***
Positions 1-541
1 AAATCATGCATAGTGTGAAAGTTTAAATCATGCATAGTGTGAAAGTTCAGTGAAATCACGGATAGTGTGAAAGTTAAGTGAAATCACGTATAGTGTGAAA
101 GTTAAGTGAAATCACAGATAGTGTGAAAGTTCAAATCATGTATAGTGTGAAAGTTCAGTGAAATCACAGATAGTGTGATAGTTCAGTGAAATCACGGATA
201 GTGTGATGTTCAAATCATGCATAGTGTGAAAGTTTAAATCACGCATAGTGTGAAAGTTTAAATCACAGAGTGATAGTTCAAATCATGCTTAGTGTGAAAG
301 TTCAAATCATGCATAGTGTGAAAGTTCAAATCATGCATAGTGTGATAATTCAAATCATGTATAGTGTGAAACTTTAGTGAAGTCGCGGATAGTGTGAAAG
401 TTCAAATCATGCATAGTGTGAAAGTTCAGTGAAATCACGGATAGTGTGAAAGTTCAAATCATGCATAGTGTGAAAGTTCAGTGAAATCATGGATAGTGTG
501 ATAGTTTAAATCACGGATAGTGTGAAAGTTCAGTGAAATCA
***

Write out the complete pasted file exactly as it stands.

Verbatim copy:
Positions 1-541
1 AAATCATGCATAGTGTGAAAGTTTAAATCATGCATAGTGTGAAAGTTCAGTGAAATCACGGATAGTGTGAAAGTTAAGTGAAATCACGTATAGTGTGAAA
101 GTTAAGTGAAATCACAGATAGTGTGAAAGTTCAAATCATGTATAGTGTGAAAGTTCAGTGAAATCACAGATAGTGTGATAGTTCAGTGAAATCACGGATA
201 GTGTGATGTTCAAATCATGCATAGTGTGAAAGTTTAAATCACGCATAGTGTGAAAGTTTAAATCACAGAGTGATAGTTCAAATCATGCTTAGTGTGAAAG
301 TTCAAATCATGCATAGTGTGAAAGTTCAAATCATGCATAGTGTGATAATTCAAATCATGTATAGTGTGAAACTTTAGTGAAGTCGCGGATAGTGTGAAAG
401 TTCAAATCATGCATAGTGTGAAAGTTCAGTGAAATCACGGATAGTGTGAAAGTTCAAATCATGCATAGTGTGAAAGTTCAGTGAAATCATGGATAGTGTG
501 ATAGTTTAAATCACGGATAGTGTGAAAGTTCAGTGAAATCA